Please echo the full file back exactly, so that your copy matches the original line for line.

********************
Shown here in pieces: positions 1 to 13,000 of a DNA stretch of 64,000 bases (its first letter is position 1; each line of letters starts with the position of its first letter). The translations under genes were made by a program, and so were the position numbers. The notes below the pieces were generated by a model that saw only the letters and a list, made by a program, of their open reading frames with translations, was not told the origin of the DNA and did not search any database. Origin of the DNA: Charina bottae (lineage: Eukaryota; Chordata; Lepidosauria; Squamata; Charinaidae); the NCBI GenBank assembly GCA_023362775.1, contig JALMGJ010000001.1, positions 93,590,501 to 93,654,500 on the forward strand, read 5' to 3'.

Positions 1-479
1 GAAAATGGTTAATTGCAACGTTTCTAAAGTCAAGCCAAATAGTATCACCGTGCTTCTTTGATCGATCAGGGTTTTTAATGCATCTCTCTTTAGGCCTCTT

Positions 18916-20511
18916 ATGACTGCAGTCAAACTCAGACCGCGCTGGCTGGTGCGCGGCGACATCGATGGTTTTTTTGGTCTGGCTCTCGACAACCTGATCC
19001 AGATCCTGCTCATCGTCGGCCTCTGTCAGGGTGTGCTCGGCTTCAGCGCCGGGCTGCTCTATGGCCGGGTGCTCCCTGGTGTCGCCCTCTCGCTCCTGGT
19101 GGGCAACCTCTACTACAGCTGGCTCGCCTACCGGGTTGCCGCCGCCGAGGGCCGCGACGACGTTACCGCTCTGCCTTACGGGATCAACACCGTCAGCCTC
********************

Shown here in pieces: positions 1 to 13,000 of a DNA stretch of 64,000 bases (its first letter is position 1; each line of letters starts with the position of its first letter). The translations under genes were made by a program, and so were the position numbers. The notes below the pieces were generated by a model that saw only the letters and a list, made by a program, of their open reading frames with translations, was not told the origin of the DNA and did not search any database. Origin of the DNA: Charina bottae (lineage: Eukaryota; Chordata; Lepidosauria; Squamata; Charinaidae); the NCBI GenBank assembly GCA_023362775.1, contig JALMGJ010000001.1, positions 93,590,501 to 93,654,500 on the forward strand, read 5' to 3'.

Positions 1-479
1 GAAAATGGTTAATTGCAACGTTTCTAAAGTCAAGCCAAATAGTATCACCGTGCTTCTTTGATCGATCAGGGTTTTTAATGCATCTCTCTTTAGGCCTCTT

Positions 18916-20511
18916 ATGACTGCAGTCAAACTCAGACCGCGCTGGCTGGTGCGCGGCGACATCGATGGTTTTTTTGGTCTGGCTCTCGACAACCTGATCC
19001 AGATCCTGCTCATCGTCGGCCTCTGTCAGGGTGTGCTCGGCTTCAGCGCCGGGCTGCTCTATGGCCGGGTGCTCCCTGGTGTCGCCCTCTCGCTCCTGGT
19101 GGGCAACCTCTACTACAGCTGGCTCGCCTACCGGGTTGCCGCCGCCGAGGGCCGCGACGACGTTACCGCTCTGCCTTACGGGATCAACACCGTCAGCCTC